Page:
Impartial Conflict Management

These are non-traditional alternative dispute resolution services to identify and address problems that produce workplace conflict so as to solve them before they evolve into full-blown disputes.  Examples include Investigation and Fact-Finding, Facilitation of the Interactive Process Under the ADA, and Crisis Intervention.  Parties can also custom-design programs and procedures to manage specific existing disputes or sources of future conflict.


This is a risk-management strategy for addressing workplace complaints like sexual harassment that require employers to make credibility decisions for which they are unqualified either by experience, training, or disinterest. Rather than getting caught between and becoming adverse to the primary disputants, the employer essentially contracts out the investigation and finding of fact to a qualified, impartial third party saying, in effect, “I won’t decide what to do until I have neutrally-certified facts.” It’s a minimalist process: no one gives up anything, and the employer is contracting out the fact-finding process that must occur to a person with unassailable credentials to do it. The four potential outcomes manage risk of loss due to conflict either by minimizing or neutralizing potential exposure to liability and damages. In the worst case scenario where the investigator finds that the sexual harassment did in fact occur, that answer comes within two or three weeks of the complaint. The employer can then take appropriate steps to settle claims and correct the underlying circumstances as cheaply as possible rather than waiting four years while damages accrue to learn from a jury that it should have believed the other disputant or that its own investigation had been inherently biased. Where the impartial investigator determines either that no sexual harassment occurred or that insufficient evidence exists to support the claim, the employer can take appropriate action to address the underlying circumstances like sensitivity training, separating the primary disputants, and monitoring their future interactions. And the complainant, having had that complaint taken seriously and a fair opportunity to convince an impartial third party with impeccable fact-finding credentials, may (a) be able to get past the issue and continue working without further complaint or, if he or she seeks a lawyer to pursue litigation, (b) be less likely to find one willing to take the case on a contingent fee basis or, if he or she can afford to pay a lawyer, (c) be at a litigating disadvantage because, having had a neutral determination of no cause, the employer’s posture before a jury will effecitvely be “What more could we have done?” Certainly the process will have gone a long way toward neutralizing potential punitive damages and even liability in the first place.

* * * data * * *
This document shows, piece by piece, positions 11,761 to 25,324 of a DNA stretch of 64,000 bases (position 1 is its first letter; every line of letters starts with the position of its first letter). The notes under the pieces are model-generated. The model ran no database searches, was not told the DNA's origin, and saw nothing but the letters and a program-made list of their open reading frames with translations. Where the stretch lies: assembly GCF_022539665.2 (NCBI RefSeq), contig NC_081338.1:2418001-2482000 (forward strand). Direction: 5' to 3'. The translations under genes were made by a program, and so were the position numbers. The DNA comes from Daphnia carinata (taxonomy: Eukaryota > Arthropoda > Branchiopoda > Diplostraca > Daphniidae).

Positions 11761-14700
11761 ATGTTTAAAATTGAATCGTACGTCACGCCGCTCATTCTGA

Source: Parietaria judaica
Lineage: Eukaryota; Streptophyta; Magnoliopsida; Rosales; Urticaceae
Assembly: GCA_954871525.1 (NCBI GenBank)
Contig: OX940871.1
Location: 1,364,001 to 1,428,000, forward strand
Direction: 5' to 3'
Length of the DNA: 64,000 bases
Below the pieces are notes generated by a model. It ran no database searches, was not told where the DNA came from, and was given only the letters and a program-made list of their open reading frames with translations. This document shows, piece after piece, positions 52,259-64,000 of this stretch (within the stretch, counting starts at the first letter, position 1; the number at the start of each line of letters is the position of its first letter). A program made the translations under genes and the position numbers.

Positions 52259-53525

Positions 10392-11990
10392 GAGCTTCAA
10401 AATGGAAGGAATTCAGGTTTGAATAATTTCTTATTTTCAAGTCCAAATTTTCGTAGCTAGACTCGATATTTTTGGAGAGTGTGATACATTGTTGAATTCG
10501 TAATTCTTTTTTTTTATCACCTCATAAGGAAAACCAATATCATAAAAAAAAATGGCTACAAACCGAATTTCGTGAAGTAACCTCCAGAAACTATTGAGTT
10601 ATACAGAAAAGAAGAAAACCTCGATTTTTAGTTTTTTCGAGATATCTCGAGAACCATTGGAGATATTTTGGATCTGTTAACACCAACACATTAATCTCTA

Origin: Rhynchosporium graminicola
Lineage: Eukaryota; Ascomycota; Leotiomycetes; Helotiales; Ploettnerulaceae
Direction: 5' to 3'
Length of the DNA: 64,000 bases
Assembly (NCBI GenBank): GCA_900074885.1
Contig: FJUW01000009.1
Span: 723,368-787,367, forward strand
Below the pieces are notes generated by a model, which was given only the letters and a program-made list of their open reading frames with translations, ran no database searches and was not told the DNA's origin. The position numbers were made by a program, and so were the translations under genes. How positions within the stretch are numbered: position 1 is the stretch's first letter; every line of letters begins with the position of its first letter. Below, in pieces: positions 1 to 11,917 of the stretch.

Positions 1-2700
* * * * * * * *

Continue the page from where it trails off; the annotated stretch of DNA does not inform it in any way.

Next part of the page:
The Americans with Disabilities Act (“ADA”) imposes on employers a duty to provide a reasonable accommodation for the known physical or mental limitations of an otherwise qualified applicant or employee with a disability, unless the employer can show that the accommodation would impose undue hardship on its business. Meeting that obligation may require the employer to initiate an interactive process with the individual requesting accommodation to identify the precise limitations resulting from the disability and potential reasonable accommodations to address those limitations. At least one Court of Appeals has held that, although there is no per se liability under the ADA if an employer fails to engage in an interactive process, for purposes of summary judgment, “. . . the failure of an employer to engage in an interactive process to determine whether reasonable accommodations are possible is prima facie evidence that the employer may be acting in bad faith.” Initiating the interactive process or facilitating it by offering mediation is a useful strategy that can avoid the consequences of failure to engage. In other words, bringing in a mediator to facilitate the interactive process can have two advantages: (a) it can improve the likelihood of success in developing a reasonable accommodation acceptable to both parties, or (b) it can be conclusive evidence of having engaged in that process in good faith.


Unforeseen crisis situations can arise in workplaces that require immediate intervention by an experienced conflict manager to identify and address the underlying problems with effective solutions. This is a process that employs skills of fact-finding, mediation, and creative problem-solving. Examples in John Sands’ own experience include a widely-publicized racial dispute among the faculty of the University of Florida College of Law, the filing of EEOC charges against a major private university for sexual harassment by a fellow employee, and allegations of racial discrimination against a college football coach and athletic director.  In all three situations, the employer avoided liability; and, in the first, the result was a sea change in the University’s culture for managing diversity.

If you are interested in discussing impartial conflict management services or have questions about the process, John Sands can help.  John has worked exclusively as an impartial conflict manager since 1973 and has been selected to arbitrate and mediate more than 4,000 cases during this time.  He is considered a leader in the profession, has been President of the College of Labor and Employment Lawyers, and has chaired the labor and employment law sections of three professional associations.  To learn more, contact John at 973-226-6620 or by email at